If you have hip pain that doesn't get better after non-surgical treatment, Dr. Gombera might recommend a hip arthroscopy. Arthroscopic hip surgery can relieve conditions such as:
- Femoroacetabular impingement (FAI): When you have FAI, your thighbone or hip socket has extra bone that wears down cartilage as you move. In many cases, these bone spurs appear on both the bone and the socket. The damaged cartilage becomes painful and inflamed and may not go away without intervention.
- Torn cartilage or ligaments: Your body repairs minor tears in your joints on its own. However, more serious damage requires help from a specialist.
- Loose bodies: Certain hip issues cause parts of your bone and cartilage to come off. These pieces stay in your joint and irritate the surrounding tissue. They cause pain and block movement.
- Dysplasia: This issue forces the thick cartilage inside the socket to give the thighbone more support. The increased pressure on this cartilage increases its risk of tearing.
- Hip joint infection: Some infections can spread to your hip joint, causing cartilage damage and pain. Some professionals call this disorder septic arthritis.
What Does Hip Arthroscopy Accomplish?
Dr. Gombera performs arthroscopic hip surgery to achieve one or more of the following goals:
- Remove damaged cartilage or bone chips that cause pain and restricted movement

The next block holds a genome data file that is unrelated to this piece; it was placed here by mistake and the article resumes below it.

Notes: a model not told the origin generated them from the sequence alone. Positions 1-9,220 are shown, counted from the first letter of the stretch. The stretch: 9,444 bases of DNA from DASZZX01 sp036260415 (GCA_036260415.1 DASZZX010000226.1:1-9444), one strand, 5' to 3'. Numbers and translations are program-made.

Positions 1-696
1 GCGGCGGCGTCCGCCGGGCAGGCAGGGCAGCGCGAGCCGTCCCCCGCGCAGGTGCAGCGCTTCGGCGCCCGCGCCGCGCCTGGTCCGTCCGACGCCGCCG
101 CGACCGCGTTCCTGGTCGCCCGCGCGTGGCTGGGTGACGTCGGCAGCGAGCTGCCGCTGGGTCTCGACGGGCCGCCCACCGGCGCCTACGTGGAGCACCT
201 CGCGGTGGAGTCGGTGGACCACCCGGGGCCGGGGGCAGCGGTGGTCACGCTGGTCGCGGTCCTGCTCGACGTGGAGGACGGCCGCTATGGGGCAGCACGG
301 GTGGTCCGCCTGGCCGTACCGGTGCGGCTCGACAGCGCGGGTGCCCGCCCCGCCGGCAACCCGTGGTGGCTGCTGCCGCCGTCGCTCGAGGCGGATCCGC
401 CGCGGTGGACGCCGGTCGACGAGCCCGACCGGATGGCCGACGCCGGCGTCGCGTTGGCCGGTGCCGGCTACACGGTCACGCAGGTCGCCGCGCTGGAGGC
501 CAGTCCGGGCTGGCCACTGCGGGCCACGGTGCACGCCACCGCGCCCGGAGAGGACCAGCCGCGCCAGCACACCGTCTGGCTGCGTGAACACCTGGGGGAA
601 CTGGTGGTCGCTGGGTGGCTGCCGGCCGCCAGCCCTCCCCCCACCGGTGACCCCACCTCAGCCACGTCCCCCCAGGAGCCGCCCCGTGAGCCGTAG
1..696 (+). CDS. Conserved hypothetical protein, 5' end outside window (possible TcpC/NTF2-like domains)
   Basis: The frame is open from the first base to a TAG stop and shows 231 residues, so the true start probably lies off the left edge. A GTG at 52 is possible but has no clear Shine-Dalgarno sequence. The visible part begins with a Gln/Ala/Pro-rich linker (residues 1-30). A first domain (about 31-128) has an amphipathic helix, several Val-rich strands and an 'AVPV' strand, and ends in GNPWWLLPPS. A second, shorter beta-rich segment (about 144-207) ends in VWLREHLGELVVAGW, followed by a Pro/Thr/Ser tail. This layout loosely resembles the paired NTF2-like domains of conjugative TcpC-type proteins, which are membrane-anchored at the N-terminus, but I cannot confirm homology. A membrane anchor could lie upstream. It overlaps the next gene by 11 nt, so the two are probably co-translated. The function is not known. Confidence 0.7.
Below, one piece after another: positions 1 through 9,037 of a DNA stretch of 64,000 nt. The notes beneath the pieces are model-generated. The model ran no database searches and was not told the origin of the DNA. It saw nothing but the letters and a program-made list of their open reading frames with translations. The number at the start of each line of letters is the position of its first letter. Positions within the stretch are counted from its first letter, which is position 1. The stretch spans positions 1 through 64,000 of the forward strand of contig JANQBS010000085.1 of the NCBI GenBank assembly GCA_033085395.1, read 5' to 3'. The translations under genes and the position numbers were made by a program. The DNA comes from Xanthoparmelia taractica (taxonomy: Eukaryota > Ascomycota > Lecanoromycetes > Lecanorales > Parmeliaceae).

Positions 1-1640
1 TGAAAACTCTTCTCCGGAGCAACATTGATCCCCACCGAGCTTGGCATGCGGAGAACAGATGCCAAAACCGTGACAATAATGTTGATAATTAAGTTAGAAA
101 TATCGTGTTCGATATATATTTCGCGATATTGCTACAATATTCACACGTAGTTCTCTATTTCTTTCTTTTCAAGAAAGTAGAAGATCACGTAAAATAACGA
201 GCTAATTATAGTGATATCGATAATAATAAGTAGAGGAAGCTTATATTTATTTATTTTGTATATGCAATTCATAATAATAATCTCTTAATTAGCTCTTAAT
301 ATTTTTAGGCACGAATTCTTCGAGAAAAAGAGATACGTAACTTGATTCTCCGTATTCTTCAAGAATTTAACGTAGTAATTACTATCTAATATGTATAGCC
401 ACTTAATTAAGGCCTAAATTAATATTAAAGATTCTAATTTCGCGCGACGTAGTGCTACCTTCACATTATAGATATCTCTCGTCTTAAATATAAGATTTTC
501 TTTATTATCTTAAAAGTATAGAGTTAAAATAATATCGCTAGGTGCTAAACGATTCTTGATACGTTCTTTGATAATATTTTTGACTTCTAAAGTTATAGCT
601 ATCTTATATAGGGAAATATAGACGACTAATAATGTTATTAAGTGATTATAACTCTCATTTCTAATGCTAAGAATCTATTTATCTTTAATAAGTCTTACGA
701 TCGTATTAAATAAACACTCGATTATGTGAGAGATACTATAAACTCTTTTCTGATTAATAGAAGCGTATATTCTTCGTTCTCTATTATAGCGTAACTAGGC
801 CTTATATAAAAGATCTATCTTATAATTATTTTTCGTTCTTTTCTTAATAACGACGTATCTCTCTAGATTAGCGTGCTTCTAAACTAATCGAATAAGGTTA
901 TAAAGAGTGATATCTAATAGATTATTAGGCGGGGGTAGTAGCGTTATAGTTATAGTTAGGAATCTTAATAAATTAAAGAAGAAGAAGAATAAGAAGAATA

- Repair the labrum, the fibrous cartilage that protects the inside of the hip socket
- Shave down bone spurs and other bone growths
- Take out part of the inflamed joint lining in patients with inflammatory arthritis
- Mend torn ligaments or fractures caused by injury and trauma
- Diagnose a condition that doesn't get better with non-surgical treatment
- Drain infected fluid from the joints
No matter what method Dr. Gombera uses, he has one main mission — to address your hip pain and help you move again.
How Does Dr. Gombera Perform a Hip Arthroscopy?
During your arthroscopy procedure, you'll receive regional or general anesthesia. You can discuss your anesthesia preferences during one of the appointments before your surgery. After he numbs the area, Dr. Gombera will create a few small incisions that measure about a quarter of an inch. He'll insert the arthroscope into your hip through one of the incisions.
To make more room to see and work, Dr. Gombera will pump in a sterile fluid that opens up the joint. Once he sees your hip problem on the surgical monitor, he'll insert tiny instruments through small incisions to provide treatment. After he finishes, he'll use strong adhesive strips to close the incisions.